Bottom (left): actor Kirk Cameron explaining “How God Made Life?” (Ѻ), dumb-version: →(Ѻ)[watch:0-1:16] by breathing spirit into dirt, form the 2013 film Unstoppable (see: Clay creation myth).

Adam and Eve
The following are Adam and Eve confusion issues:

“Some of the Genesis stuff, e.g. creation of the world, Adam and Eve, etc.”
— Tommy (age 10 / grade 5)

“How Adam and Eve could create black people [didn’t make sense]. You’ve got this white girl and this white guy, and then this black baby? (age 7) Dinosaurs; where life came from (after learning science).”
— Sabrina (age 7-12)

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Confusion | Other?
The following Jul 2015 polls of adults who recall being told or taught standard aspects of religious doctrine, stories, or explanation, etc., that as a child DIDN'T make sense to them, to which the question openly or at least in their mind, in respect to the "other" parables:

“Eating the wafer and turning into the body of Christtransubstantiation; they tried to explain it to me, but I was like: ‘what do you mean that I’m eating him?’”
— Martina (age 6-7)

“Why do we have to keep praying / asking for forgiveness? [didn’t make sense] For example, the prayer: forgive me heavenly father … (forgive me for what?); per logic that Jesus died for our sins, etc.”
— Thor (age 7)

“How Jesus went for 40 days without food or water [made no sense].”
— Tim L. (grade school)

“Didn’t believe in anything for a while, because I was told that Jesus projects us, that he died for us; yet I kept watching all my family members getting sick?”
— Sarah M (age 9)

“The Bible says that the earth is 10,000 years old or something; but there’s dinosaurs millions of years old [didn’t make sense]?”
— Isho (age 6-7)

Moses and the burning bush; David and Goliath [didn’t make sense].”
— Samkele (age 9 / grade 3)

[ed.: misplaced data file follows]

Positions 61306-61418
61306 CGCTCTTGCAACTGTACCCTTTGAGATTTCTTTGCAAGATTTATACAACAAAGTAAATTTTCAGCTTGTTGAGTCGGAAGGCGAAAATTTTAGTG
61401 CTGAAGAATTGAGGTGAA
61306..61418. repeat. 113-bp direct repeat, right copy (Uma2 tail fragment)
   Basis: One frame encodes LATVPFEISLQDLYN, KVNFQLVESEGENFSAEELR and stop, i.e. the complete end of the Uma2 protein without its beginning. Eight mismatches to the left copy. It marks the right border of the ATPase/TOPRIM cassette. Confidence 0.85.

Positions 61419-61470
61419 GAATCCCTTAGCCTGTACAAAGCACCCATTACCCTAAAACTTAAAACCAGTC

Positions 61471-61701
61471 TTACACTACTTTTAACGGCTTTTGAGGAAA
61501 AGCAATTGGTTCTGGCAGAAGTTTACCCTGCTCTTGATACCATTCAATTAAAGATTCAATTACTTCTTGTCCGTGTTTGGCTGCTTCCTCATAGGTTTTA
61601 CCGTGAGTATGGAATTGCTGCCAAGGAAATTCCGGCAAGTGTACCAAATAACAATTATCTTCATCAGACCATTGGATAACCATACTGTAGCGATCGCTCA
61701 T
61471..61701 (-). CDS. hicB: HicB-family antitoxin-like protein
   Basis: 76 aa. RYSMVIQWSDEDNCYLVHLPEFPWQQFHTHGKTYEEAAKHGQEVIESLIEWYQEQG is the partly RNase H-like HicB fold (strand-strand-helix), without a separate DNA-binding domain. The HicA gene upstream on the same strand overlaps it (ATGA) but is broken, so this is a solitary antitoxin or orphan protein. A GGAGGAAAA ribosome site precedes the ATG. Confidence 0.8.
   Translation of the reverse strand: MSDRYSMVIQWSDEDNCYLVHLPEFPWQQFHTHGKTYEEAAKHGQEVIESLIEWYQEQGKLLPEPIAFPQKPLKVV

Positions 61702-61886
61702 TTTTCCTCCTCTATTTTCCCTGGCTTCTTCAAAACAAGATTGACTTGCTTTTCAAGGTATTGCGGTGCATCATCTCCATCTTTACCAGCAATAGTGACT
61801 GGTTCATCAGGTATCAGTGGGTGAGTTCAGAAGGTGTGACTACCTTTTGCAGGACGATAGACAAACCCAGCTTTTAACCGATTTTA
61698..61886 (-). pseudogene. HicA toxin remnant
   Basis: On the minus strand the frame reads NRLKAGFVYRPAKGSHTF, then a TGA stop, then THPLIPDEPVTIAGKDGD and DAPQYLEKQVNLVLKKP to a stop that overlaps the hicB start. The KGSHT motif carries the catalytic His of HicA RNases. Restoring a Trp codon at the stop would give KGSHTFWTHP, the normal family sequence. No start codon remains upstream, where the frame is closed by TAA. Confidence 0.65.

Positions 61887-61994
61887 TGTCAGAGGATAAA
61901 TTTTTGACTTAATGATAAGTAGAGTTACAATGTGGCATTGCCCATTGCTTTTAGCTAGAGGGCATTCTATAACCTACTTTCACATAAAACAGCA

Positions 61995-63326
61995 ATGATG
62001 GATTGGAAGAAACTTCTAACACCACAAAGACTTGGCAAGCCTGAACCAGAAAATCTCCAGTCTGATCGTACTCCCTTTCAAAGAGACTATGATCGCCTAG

“They told me don’t eat things that fall on the floor because the ‘devil already licked it’; whereas they could have just said that it was dirty.”
— Jesus (age 7-8)

“God will forgive you for your sins; unless you are gay. I have a gay aunt. Didn’t make sense?”
— Amanda (age 12)

“That there was a God and Holy Spirit [confusing]; like believing in something not human or there?”
— Tanya (age 14-15)

“Why can’t we eat pork?” Everyone else does? Why do we have to keep the Sabbath [Not work Fri sundown to Sat sundown]; when other types of ‘work’, e.g. lighting a candle or driving a car, are ok?”
— Trevor (youth)

“The karma/sin thing didn’t make sense, e.g. even if you’re a good person, but you leave your phone on a park bench, someone will still steal it. People would say: ‘don’t’ worry, karma will get them! No it won’t, karma won’t make up for stupidity.’”
— Ramsin (ages 10-11)

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people in the clouds (afterlife) (labeled)
A circa 2014 Photoshop image (Ѻ) by Richard Davis conceptualizing the "model" he once held in his mind as a youth, because as a boy people told him that heaven, where the angles lived, was above the clouds; and that when people died they would go to this place to spend eternity living on the clouds.

What happens when you die? | Death is a mythological term
The following is a launching-point quote to interject into the topic of "what happens when you die?", frequently put to atheists by theists when they find out you are an atheist:

“When I was a little boy people told me that angels live in heaven and heaven was above the clouds. So at this young impressionable age I believed that when people died they spent their eternal lives on the clouds.”
— Richard Davis (c.2014), person who made adjacent Photoshop image (Ѻ) to illustrate his view

“So what do you think happens when you die?”
— Aaron (2015), query to Libb Thims in discussion about reservations about bring his son to the zerotheism for kids class, Aug 2

“The [photoshop] adjacent image—by Richard Davis—brings to mind the absurdity of looking out the window, as a youth, during my first plane trip, when the plane first crossed over into the clouds, and peering out the window to see if there were ‘dead’ people walking around, per the logic that someone had told me that when you die you go to heaven, which is in the clouds.”
— Libb Thims (2015), mental documentation note for kids lecture, on memory of circa age 8-13-ish look out the window during first flight through clouds, 6:33AM CST Aug 3

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Higher power (labeled)
Soul note (labeled) 4
Left: a K-Tor Pocket Socket Hand Crank Generator, which can be used, via cranking the handle (doing “work”) to “power” a light (Ѻ|1:52) or iPhone (Ѻ|2:17); which is the same “power” (NOT higher power) governing human affairs, according to one nature philosophy; which is the same power that governs love the chemical reaction (a view held by 66 percent of people; according to 2005 polls). Right: a 2010 student feedback letter (Ѻ) to Libb Thims’ 2010 UIC lecture on teaching introductory human thermodynamics to bioengineering students.